Jon Gail, An Extraordinary Life
By Harvey Gail, Jon’s older brother, given at the memorial service for Jon Gail, August 7, 2017. Jon died of a heart attack at 10:38 pm, on July 21. His memorial service was held in Memorial Park in Wilsonville, OR on August 7 at 10 am. Over 500 people attended the service. I was one of the speakers. Here are my comments.
On July 21, Jon’s hearth stopped and he was gone. They said his heart was simply broken. Now mine is.
I saw him one last time. As I held his hand I told him he was an amazing brother, a wonderful father and husband to Bonnie, and a friend.
Jon’s extraordinary life came to an end that night and we are all left to try to make sense of it all. So here goes.
As his brothers, we had a unique perspective. We were a product of the 1970’s, when kids just ran around outside, and did stupid stuff. Our home was the woods, the orchard, a river and our escape was on skateboards, bikes and skis.
Jon was the not quite middle kid… not the smallest, not the oldest, so he always wanted to be a part of what everyone else was doing. He always wanted others to be included, he wanted to help, not be left out.
Jon was probably envious of his older brothers. That, based on the observation that that he was always right there asking, what’s going on? Well, were washing the dog, want to help? So, 7-year-old Jon Charles Gail was given a bottle of Joy soap and a brush and sent into the kennel with the 100-pound St. Bernard. Instructions: dump on the soap and brush him off. Don’t worry, I’ll hose him off. To keep the dog from running away and Jon from quitting, we put them both in the kennel. Eventually Jon opened the kennel door and let a giant ball of soap scamper off into the orchard to roll in the dust. Soaked and freezing, Jon enthusiastically ran to tell the housekeeper the dog was clean and could finally be allowed into the house.
When we were kids, Jon wanted to be part of our little clubs. We had a lot of clubs. One, called the roofengoat club allowed kids access to the roof at the house in Newberg (sorry Dad). Like all the clubs, there was some kind of entry fee or initiation required. So, when Andy wanted to be part of the club Riley DeBenedetti and I told him he could be in the club if he ran around the house naked and made us peanut butter and mayonnaise sandwiches. So, he did and as Andy was running around the house naked, there, about 10 yards behind and running as fast as he could was Jon Gail, also naked but not knowing why he was doing it. It just looked like fun.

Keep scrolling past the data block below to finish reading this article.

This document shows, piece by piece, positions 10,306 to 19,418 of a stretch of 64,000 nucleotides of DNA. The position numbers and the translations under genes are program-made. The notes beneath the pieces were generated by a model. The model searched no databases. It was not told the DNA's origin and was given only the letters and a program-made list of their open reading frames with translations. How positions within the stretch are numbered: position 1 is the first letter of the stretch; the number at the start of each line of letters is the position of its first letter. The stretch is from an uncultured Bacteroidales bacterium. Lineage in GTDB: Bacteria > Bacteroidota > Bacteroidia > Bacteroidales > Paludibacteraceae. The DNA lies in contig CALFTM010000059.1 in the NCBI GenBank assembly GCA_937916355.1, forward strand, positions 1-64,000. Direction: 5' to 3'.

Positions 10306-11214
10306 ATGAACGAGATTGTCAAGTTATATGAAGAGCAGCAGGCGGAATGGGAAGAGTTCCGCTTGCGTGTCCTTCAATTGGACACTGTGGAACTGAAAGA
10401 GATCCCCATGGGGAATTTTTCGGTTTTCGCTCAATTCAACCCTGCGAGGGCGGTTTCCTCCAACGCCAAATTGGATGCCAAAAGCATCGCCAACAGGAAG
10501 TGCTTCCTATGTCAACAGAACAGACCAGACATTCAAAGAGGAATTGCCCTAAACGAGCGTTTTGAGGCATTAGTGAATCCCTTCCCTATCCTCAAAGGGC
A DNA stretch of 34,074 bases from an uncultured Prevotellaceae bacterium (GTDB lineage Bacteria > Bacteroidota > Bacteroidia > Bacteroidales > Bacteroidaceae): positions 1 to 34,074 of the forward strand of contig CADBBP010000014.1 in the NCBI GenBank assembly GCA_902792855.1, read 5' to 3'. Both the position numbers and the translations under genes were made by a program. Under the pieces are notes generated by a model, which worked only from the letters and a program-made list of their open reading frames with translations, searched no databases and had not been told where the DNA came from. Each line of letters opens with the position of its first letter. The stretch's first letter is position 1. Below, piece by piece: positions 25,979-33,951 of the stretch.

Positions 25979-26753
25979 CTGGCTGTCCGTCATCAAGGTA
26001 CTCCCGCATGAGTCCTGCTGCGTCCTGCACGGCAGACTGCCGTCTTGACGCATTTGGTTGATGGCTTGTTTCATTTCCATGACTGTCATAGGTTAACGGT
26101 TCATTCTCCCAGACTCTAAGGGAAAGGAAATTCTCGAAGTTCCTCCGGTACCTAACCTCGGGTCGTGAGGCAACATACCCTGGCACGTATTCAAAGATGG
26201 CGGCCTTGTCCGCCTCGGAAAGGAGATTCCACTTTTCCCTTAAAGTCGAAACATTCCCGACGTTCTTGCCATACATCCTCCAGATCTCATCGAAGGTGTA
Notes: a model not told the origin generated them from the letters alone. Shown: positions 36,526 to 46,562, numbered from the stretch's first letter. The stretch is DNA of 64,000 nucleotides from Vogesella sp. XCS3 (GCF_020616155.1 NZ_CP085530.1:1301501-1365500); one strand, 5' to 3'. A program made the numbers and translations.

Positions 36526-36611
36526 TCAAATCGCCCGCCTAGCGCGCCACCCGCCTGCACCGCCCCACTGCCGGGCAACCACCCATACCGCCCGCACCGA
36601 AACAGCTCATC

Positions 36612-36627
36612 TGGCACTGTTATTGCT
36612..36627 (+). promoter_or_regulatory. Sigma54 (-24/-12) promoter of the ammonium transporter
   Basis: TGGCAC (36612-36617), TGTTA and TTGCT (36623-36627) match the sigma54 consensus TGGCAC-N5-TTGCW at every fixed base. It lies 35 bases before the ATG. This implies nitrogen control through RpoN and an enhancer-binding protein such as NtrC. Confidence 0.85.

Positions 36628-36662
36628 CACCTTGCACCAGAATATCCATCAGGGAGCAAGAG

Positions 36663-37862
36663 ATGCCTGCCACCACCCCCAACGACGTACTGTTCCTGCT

I have to believe these little incidents, that only a brother could provide, added to Jon’s character. When we climbed trees and roofs, he did, and sometimes fell out. I’m positive sending little Jon Gail out in the first wave of kids for our Annual Wolves and People game sharpened his character in some way. When we built a fort, he wanted to help.
When we played soccer so did Jon, eventually very well. He played way better than his older brothers, and was a role model for Peter growing up. Jon coached dozens of kids. He loved the Portland Timbers. Yesterday at the Timbers game, the Timbers Army paid tribute to one of their own. A salute to Jon Gail and the beautiful game.
Then, as in all families, we kids started to drift off to whatever we were doing. I went off to college at the U of O and when I came back Jon had grown up. Then our friendship began. Maybe it was during those summers when I was home. Maybe it started on that trip to USCD in La Joya. Probably on that all-nighter in TJ. I met Bonnie back then and I immediately knew they would be together forever.
Jon and I have done so many things together. Fishing in Alaska, a trip to the world cup game against Brazil at Stanford stadium, dozens of Timbers games. U of O football games, the Rose bowl, and an epic trip to the Ducks national championship game driving across the Arizona desert. Cabin trips, kids’ birthday parties… family stuff.
During all these times, after the giggling, laughs, impressions and jokes settled down, I learned about the extraordinary life Jon had. He has a beautiful family. He had an impactful career. He helped countless people own a home for the first time, including our older brother Barney. He helped build confidence in people that they could do it. He developed programs to help people. He launched a website to help people buy homes for the first time.
And here in this beautiful park, I see how Jon helped the City of Wilsonville be a home to people. That was Jon Charles Gail. Wanting to be part of something. Wanting to build family, to inspire community.
Jon’s extraordinary life came to an end two weeks ago. But his heart never really stopped, it beats in all of us. His heart lives on in his wife and sons, his family and friends, and his community. His contagious optimism and love are still present. While we are all deeply saddened by his passing, know that we will get through this day and remember Jon Gail as an example of humanity at its best.
# # #